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Variability in human purpose

May 13, 2009

I was reading a post at Ray/Papa D’s Things of My Soul, which ACTUALLY was a comment from an older By Common Consent post, and I was struck by a thoughtful emotional process of two parts of me waging war inside. To begin, let’s look at the quoted comment.

“I had a very powerful internal physical feeling that life was completely meaningless back when I was an atheist. Now I have the opposite feeling deeply in my bones, that every situation, every tiny act and every fleeting moment have meaning far beyond my ability to comprehend. Somehow since developing a partnership with God, this has happened to me. It’s not something I chose. It’s as physical as an adolescent’s developing sexuality. As physical as suicidal depression. It just happened.

I think the meaning of life, rather than being any sort of intellectual left-brained thing, is just this physical feeling, the joy of drawing breath, of looking, of being alive.

How I ache for those who don’t feel it.”

I wonder if you can see where my conflict was?

I had an intense desire to just tear this comment into two…how could Tatiana suggest that atheism necessitates a nihilism that leads to meaningless depression? It seemed to wrap up so many ideas: that atheism is too rational for feeling or wonder, or that those who believe are like those who have “developed” into maturity and atheists are merely like prepubescent kids who don’t know what love is.

Yes, that was my dark side.

But on the other hand, I wanted to be reasonable. I wanted to share kinder words. I believe that more effective than *telling* someone they are wrong  (a competitive, destructive path) is *showing* that you’re right through actions (which is actually harmonious — if all sides show they are right without reducing to telling others they are wrong, then we find that a multitude of beliefs can work together — many kinds can be right.)

I had come from another blog whose author was…I dunno…feeling kinda down on herself (she lamented how few comments she received, but even after some people suggested what she could do to inspire more comments, she didn’t seem to get it.) Commenting at that blog made me feel a kind of mercy or peace or warmheartedness — the stuff I think the church is always trying to go for.

However, it took me another commenter on Ray’s blog for me to figure out the way I could approach the quotation positively:

It’s funny how powerful this idea is–that a person’s belief is “not something they chose” and that it is as real as “an adolescent’s developing sexuality.”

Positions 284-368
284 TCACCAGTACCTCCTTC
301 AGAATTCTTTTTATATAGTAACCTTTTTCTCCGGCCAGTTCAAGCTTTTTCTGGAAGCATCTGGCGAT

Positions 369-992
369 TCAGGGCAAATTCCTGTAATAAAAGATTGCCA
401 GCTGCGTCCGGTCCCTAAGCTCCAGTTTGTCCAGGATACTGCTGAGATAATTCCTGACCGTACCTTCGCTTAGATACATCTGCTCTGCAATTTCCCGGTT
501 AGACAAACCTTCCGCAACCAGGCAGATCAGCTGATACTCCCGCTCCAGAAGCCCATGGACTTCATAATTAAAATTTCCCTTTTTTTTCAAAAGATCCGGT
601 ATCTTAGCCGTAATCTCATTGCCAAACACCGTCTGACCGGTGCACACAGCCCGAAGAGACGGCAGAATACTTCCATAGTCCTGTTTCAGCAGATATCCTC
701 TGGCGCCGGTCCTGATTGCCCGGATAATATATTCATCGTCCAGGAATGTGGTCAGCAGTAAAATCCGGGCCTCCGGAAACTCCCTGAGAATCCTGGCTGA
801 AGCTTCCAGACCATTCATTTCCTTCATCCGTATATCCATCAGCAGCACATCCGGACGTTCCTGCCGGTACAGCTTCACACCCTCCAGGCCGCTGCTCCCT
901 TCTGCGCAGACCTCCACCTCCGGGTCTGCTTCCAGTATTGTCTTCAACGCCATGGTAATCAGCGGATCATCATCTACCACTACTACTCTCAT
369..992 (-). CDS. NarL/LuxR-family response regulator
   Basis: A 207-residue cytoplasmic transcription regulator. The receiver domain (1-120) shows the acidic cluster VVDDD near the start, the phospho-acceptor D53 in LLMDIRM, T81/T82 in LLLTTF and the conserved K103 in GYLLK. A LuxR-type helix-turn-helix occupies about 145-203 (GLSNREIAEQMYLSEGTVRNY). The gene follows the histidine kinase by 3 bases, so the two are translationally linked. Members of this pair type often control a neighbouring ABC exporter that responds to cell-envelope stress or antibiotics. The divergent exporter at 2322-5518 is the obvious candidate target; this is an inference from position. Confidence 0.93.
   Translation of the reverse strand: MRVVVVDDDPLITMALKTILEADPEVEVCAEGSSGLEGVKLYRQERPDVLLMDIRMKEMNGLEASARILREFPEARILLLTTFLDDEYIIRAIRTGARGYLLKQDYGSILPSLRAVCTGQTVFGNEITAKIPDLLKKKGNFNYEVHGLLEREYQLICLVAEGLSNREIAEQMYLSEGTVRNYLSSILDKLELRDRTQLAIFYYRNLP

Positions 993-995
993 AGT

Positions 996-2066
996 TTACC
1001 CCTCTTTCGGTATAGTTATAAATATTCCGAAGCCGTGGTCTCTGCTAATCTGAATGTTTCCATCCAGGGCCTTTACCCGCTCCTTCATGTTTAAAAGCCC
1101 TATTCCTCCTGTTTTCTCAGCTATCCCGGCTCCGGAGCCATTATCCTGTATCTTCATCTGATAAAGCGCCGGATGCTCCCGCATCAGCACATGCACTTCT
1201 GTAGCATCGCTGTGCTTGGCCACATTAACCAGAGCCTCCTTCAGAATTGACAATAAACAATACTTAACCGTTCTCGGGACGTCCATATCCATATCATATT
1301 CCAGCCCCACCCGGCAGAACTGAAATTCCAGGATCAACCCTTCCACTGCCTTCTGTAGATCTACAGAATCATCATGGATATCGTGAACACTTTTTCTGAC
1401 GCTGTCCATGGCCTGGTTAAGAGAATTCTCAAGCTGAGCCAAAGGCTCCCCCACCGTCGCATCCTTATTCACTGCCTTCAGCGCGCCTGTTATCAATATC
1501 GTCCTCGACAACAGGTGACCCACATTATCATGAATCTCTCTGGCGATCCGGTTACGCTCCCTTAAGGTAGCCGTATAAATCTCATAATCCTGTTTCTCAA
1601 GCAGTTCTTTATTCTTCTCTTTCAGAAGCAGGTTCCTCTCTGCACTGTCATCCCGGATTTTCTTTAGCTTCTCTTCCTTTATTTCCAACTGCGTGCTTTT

What makes it funny is that people who accept such an unchosen reality in this context may be the same people who fight it tooth and nail when applied to its opposing circumstance. Belief can come to us unbidden, but disbelief? No, no, disbelief is a choice we make..many atheists discover a new, deeper appreciation for life’s importance at the same time they recognize their disbelief in God. If this life is all we have, to some it matters more, not less, how it is spent.

Indeed, this incorporated so many ideas I had thought about (see, name of blog). It seems to me that belief and disbelief aren’t chosen, and in fact, Tatiana had alluded to that in her message, but I wouldn’t focus on that part. Instead, I raised up barriers and ammunitions and failed to realize that she had not threatened me at all.

I fully recognize that different people can have different experiences. I fully recognize that for people of true faith, this faith is intuitive and integral to their lives. So, I have usually been very non-evangelical about atheism, because I know I resent others evangelizing to me. Instead, I do feel that people should try to find their niche belief (and I should certainly hope that this niche belief, whatever it is, doesn’t infringe upon others’.) And so I wrote a comment too at Things of My Soul.

In the end, I recognize the diversity and variability of human thought, belief, and purpose. This is not something to be feared. Although I will say (possibly ruining the good track I had going on for the entire article, but oh well)…it is strange that there is so much comfort found in vastly different (and contradictory) belief systems. It seems to me, then, that these systems may not be indicative of larger universal trends, but instead represent personal, subjective trends that will naturally differ for each person.

…or maybe I’m just one of those atheists futilely projecting meaning onto a universe that must be meaningless. Geez, that people really think that is kinda annoying.

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  1. Nice post Andrew, and props for the insight you had. I have often shook my head at fundamentalist-leaning mormons who later leave the faith and become just as fundamentalist-leaning on the other side, which is often atheism. All this says to me is that the approach one takes to spiritual matters is more about the person than the ideology.

  2. I think too that some dramatic flips may be because of the nature of this beast. If you have been rather strong in your belief in something, strong enough to be considered “fundamentalist-leaning,” and then some terrible event happens that shakes your foundation…then wouldn’t the pain be so great that you *would* hazard a shift so far to the other side?

    It’s not like tragedies happen and people just stop caring. Rather, they often get angry.

  3. Nice insight, Andrew.

    I have been fascinated for a long time with how different people see things in different ways – and it has led me to be very careful of judging others based strictly on their perspectives.

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